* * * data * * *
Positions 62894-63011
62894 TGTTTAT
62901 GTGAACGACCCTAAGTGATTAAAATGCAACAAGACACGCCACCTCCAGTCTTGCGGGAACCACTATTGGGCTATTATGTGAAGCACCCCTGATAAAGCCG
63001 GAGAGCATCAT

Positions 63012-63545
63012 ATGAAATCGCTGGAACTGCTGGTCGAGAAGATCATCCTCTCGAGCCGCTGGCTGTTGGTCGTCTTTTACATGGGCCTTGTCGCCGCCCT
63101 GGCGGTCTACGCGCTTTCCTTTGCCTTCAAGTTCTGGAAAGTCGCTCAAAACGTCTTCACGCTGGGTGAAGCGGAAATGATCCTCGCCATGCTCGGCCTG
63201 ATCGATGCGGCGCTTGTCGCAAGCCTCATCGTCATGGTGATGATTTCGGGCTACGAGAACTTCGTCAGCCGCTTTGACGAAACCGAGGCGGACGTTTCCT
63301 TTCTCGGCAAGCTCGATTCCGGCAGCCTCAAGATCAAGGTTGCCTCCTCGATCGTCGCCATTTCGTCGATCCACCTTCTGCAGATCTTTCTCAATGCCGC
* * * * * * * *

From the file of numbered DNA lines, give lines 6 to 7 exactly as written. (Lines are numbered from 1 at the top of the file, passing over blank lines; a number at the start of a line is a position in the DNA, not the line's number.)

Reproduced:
63012 ATGAAATCGCTGGAACTGCTGGTCGAGAAGATCATCCTCTCGAGCCGCTGGCTGTTGGTCGTCTTTTACATGGGCCTTGTCGCCGCCCT
63101 GGCGGTCTACGCGCTTTCCTTTGCCTTCAAGTTCTGGAAAGTCGCTCAAAACGTCTTCACGCTGGGTGAAGCGGAAATGATCCTCGCCATGCTCGGCCTG